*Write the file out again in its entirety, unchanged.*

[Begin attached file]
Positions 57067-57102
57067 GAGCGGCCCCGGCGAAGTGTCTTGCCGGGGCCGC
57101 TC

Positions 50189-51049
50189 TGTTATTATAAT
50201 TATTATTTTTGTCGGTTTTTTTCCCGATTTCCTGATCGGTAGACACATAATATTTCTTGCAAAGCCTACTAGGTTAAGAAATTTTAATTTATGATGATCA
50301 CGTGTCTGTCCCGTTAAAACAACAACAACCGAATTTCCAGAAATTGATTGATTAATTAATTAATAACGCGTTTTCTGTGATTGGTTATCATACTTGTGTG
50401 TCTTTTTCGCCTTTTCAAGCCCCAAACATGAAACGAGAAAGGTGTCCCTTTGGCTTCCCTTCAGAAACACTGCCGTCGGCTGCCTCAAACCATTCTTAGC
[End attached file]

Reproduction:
Positions 57067-57102
57067 GAGCGGCCCCGGCGAAGTGTCTTGCCGGGGCCGC
57101 TC

Positions 50189-51049
50189 TGTTATTATAAT
50201 TATTATTTTTGTCGGTTTTTTTCCCGATTTCCTGATCGGTAGACACATAATATTTCTTGCAAAGCCTACTAGGTTAAGAAATTTTAATTTATGATGATCA
50301 CGTGTCTGTCCCGTTAAAACAACAACAACCGAATTTCCAGAAATTGATTGATTAATTAATTAATAACGCGTTTTCTGTGATTGGTTATCATACTTGTGTG
50401 TCTTTTTCGCCTTTTCAAGCCCCAAACATGAAACGAGAAAGGTGTCCCTTTGGCTTCCCTTCAGAAACACTGCCGTCGGCTGCCTCAAACCATTCTTAGC